There's a phone in Chinatown that allows you to record and listen to dreams. I found it in a roundabout way: A poster, pasted to a wall in Koreatown, ambiguously advertised “The Office of Night Things” and provided a phone number.
The following day, I called the number. A woman with a British accent informed me that I had reached the Office of Night Things and that, at the tone, I should leave not a message but a dream. Googling the number brought me to a video, reminiscent of an '80s infomercial recorded on VHS.
“Are you having trouble remembering your dreams?” the same woman asked. “Do you feel like technology is constantly distracting you? Well, you're not alone.”
She suggested that by sharing my dreams with the Office, I might help them to “study and preserve these sacred messages from the unconscious for future generations before they disappear completely.” There was a sense of urgency in her otherwise robotic tone.
The channel hosting the video belongs to the band Night Things, a Los Angeles–based synth-pop duo composed of Maize LaRue and Zach Shields. The band's Instagram account revealed the Office had a physical address in Chinatown, where I found one thing: an old phone booth.
By day it's relatively unobtrusive. At night, however, it glows green and pink, blending in neatly with Chinatown's neon aesthetic. When you pick up the receiver, you can record a dream (press 1) or listen to a dream (press 2). I hit 2 and a childlike voice described being chased through a mall by an armed assailant.
It may seem odd for a synth-pop band to have a random phone that collects dreams, but this isn't Shields' first musical project to explore themes outside of our tangible world. Dead Man's Bones, his duo with Ryan Gosling, filled their self-titled 2009 album with macabre ballads about ghosts and graves. That record also heavily features the Silverlake Conservatory of Music Children's Choir, which is where Shields first met a then-teenage LaRue. The pair would end up collaborating again after Dead Man's Bones dissolved, practicing covers and playing shows at nursing homes. From time to time, they also chatted about their dreams and noticed there were some similarities.
“There was one where she was getting kidnapped and I had to save her and then we'd go on the run,” Shields says. “It was that version of that dream over and over again. So we made these alter ego characters of ourselves [that lived in] this dream world: two people who are in love, trying to get close to each other, but who can never quite get there.”
The duo's shared dreams would inspire Night Things' original tracks, including single “Cost of the Summer.” The appropriately surreal video opens with Shields recounting a dream in which he’s a child who meets a dark-haired girl on a summer's day in an unknown place. The girl vanishes before he can speak to her. Shields and LaRue then dance their way through the track in an attempt to unite, despite barriers such as glass walls, fog and faceless drones impeding them.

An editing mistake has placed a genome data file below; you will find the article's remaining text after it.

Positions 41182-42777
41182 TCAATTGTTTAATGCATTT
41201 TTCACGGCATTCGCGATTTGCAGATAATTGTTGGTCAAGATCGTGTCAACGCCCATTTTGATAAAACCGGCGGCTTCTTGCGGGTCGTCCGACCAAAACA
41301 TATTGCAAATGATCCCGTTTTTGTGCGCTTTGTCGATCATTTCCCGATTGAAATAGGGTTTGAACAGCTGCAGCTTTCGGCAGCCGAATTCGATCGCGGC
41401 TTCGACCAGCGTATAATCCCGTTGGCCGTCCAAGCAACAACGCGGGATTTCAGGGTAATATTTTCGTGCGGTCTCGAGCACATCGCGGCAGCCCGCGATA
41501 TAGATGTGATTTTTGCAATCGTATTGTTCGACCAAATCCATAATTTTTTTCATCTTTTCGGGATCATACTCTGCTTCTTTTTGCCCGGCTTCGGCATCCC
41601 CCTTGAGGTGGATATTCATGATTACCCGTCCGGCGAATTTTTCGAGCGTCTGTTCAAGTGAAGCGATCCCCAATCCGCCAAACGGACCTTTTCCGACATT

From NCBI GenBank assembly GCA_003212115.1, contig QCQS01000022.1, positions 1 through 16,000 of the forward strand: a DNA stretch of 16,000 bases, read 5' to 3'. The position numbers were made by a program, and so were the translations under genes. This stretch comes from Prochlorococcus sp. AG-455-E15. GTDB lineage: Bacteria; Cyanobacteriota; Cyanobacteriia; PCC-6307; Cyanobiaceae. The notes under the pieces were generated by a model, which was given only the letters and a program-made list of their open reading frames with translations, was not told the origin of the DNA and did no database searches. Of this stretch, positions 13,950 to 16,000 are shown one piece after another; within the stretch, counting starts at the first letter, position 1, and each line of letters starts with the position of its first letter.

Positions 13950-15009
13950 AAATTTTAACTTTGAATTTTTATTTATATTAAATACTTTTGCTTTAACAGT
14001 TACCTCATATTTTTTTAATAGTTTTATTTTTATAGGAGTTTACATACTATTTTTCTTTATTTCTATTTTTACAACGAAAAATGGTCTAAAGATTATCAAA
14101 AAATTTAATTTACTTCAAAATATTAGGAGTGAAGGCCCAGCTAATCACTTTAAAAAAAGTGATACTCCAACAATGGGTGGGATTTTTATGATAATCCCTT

Night Things' full album, slated for September, contains other songs inspired by dreams. The Dream Phone is their way of gathering more inspirational fodder.
“[Dreams] have guided not just the visual side of what we've done but even a lot of imagery we touch on in the lyrics of the songs we write,” LaRue says. “We could always be inspired by something else, but at least for right now, [dreams are] a pretty big part of the process.”
LaRue and Shields found the old Soviet-era phone on eBay; various friends and relatives helped with the recording tech and custom neon signage. The Chinatown location is practical: Their manager's office is in the adjacent building.
While some callers have interpreted the word “dream” to mean aspirations, the band estimate they're getting an average of 20 usable dreams per week via both the hotline and the phone, including entries from one Canadian woman who shares her dreams almost daily. The best dreams come from those who call upon waking, when the dreams are fresh.
“There's something really vulnerable about your dreams. [They happen] before you wake up and put yourself together and decide who you are that day. Even people's voices sound different in the mornings,” Shields says. “With social media, it's the exact opposite. Social media is the projected idea of yourself and who you want people to think you are. Your dreams are who your subconscious is telling you that you are.”
Select dreams are posted to the band's Instagram account. There's one about being chased by Darth Vader, and another about inventing a program that turns houses into solar energy receptors. One man admits to having recurring dreams about his last boyfriend.
To submit your dreams, dial the Office of Night Things at (800) 390-0934 or visit the Dream Phone at 977 N. Hill St. Names have been bleeped out, so those worried about outing themselves as having sex dreams about their boss should feel slightly safer.